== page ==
While they were eating, he took bread, said the blessing, broke it, gave it to them, and said, “Take it; this is my body.”
At the Last Supper, our Savior instituted the Sacrament of the Eucharist using the natural elements of bread and wine. Thus, by the divine mandate, only pure bread and pure grape wine can be the matter of the Sacrament of the altar. Like the male-only priesthood, this is something over which the Church has no power but which she receives from her divine Head, Christ Jesus our Lord.
However, it is good to realize that our Savior could have used any food as the matter for the Eucharist. He chose bread, but he could have chosen to consecrate the flesh of the Passover Lamb (for example).
The Eucharist had to be made from food
Simply speaking, God is not in any respect bound by the sacraments. Thus, he could have made more or less than seven sacraments and he could have made different sacraments than he has in fact made. Thus, even in the case of the Eucharist, our Lord was under no compulsion to give us this Most Blessed Sacrament.
However, given that he desired to bestow upon his Church the Sacrament of the Altar as the memorial of his suffering and death, Jesus had to use some food-product as the matter of the sacrament. The very nature of the Eucharist is that of “nourishment” and “food”. In order for the Eucharist to be the Eucharist, it must be sacramental food – hence, it must be capable of being consumed.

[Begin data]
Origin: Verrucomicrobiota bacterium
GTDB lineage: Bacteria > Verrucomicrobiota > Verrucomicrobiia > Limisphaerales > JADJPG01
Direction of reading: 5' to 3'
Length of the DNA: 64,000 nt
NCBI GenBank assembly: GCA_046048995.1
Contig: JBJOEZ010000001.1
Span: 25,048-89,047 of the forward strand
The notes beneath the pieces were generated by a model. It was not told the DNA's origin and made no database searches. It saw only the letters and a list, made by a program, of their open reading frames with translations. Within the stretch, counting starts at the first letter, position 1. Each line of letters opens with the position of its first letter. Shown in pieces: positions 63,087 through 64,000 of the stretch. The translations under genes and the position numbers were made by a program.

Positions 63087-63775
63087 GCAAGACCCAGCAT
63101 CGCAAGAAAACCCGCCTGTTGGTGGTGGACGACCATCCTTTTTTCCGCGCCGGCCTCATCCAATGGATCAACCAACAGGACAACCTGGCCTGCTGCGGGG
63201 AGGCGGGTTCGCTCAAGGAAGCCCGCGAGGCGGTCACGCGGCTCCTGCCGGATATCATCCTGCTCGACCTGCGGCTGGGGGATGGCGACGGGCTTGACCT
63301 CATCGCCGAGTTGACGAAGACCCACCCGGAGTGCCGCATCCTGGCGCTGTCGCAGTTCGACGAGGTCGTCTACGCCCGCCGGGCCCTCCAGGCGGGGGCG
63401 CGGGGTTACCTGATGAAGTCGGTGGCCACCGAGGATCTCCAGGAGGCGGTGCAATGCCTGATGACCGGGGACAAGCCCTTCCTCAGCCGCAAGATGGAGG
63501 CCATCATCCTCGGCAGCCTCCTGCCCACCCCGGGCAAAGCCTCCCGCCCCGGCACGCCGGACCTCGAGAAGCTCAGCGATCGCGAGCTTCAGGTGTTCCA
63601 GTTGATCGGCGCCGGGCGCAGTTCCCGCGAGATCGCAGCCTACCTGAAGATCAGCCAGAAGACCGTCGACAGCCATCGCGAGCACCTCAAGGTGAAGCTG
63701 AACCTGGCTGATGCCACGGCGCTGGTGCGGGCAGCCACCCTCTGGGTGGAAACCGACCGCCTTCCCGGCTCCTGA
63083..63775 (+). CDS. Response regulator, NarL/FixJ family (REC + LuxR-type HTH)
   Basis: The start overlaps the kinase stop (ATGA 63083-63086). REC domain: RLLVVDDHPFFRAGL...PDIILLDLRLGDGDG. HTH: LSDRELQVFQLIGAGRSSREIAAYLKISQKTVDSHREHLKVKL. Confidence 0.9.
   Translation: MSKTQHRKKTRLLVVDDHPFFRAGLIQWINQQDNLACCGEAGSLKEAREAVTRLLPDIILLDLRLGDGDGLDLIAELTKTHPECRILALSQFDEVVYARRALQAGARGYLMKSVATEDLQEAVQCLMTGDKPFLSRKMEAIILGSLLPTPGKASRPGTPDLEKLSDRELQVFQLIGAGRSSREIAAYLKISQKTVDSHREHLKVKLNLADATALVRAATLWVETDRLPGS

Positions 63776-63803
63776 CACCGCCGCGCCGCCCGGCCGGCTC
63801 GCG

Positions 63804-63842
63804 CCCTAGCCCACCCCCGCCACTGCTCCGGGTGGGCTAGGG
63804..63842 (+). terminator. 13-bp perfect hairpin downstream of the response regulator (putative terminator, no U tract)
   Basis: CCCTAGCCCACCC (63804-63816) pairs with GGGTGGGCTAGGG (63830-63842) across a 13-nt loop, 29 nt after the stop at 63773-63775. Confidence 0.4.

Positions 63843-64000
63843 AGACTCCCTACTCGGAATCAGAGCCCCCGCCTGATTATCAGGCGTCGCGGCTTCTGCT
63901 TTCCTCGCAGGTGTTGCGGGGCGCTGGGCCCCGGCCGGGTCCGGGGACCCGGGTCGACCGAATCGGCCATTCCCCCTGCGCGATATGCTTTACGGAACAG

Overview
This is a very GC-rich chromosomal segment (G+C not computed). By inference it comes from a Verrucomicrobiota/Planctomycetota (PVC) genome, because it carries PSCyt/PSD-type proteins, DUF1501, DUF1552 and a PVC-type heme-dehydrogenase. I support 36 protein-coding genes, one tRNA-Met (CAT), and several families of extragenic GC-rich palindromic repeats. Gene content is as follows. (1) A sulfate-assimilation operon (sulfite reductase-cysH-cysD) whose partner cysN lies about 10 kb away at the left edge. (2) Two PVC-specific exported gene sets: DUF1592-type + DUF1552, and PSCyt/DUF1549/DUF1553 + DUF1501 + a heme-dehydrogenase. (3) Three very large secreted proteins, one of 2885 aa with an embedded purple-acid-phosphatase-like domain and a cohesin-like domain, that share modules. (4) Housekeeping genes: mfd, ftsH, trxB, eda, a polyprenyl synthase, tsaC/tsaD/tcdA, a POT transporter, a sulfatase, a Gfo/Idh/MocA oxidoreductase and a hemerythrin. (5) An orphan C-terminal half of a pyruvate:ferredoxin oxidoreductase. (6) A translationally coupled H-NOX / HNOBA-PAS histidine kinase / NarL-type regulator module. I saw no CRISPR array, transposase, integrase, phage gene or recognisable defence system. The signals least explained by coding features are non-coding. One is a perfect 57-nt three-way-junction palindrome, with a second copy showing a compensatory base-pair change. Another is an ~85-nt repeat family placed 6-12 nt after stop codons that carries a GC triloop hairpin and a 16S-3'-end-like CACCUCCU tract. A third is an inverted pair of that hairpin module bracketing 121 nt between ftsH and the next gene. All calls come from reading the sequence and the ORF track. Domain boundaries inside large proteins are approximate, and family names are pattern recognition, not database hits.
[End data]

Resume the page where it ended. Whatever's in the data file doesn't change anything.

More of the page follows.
Therefore, it is clear that the nature of the Eucharist itself demands that the matter of this Sacrament (i.e. those natural elements which are used in the Sacrament) be food-stuff. The Eucharist must be edible.
The Lord could have used any food-product as the material “stuff” of the Eucharist. In fact, Jesus did choose to use bread and wine, but he was not bound to do so.
One other option, which might seem appealing (on a certain level), could have been the Passover Lamb.
If the Eucharist is truly Jesus’ body, that is, his very flesh; then the flesh or meat of the Paschal Lamb would be a very clear sign of this mystery. The raw or cooked flesh of a lamb would very clearly point to the fact that the Eucharist is the true Body of Christ.
Further, we must point out that the Paschal Lamb was the chief figure of the Eucharistic Sacrifice (see St. Thomas [here]), thus one might have expected our Lord to consecrate lamb-meat as the Eucharist.
Jesus could have consecrated the Paschal Lamb, if such had been his Divine Will. Our Lord could have chosen to make the Eucharist out of lamb-flesh and wine. Instead, he chose to use bread.
Why, then, did Jesus use bread? What was he teaching us by this choice?
Why Jesus used bread: Eucharistic Adoration
There are many reasons why our Lord chose to use bread rather than the flesh of the Paschal Lamb (or many other elements) to make the Eucharist. Most of all, the bread signifies most clearly the two “res” of the Sacrament – that is, the two great effects of the Eucharist.
On the one hand, the Eucharist effects and brings about the unity of the Church as the mystical body of Christ. From and through the Eucharist, the Church is constituted, bound together, and sustained until the end of time.
This reality – the communion of the Church – is clearly signified by bread. For, just as bread is made up of many grains of wheat which are united into one loaf, so too does the Church unite all peoples of all times and places. In this respect, bread was a more fitting choice than the Paschal Lamb.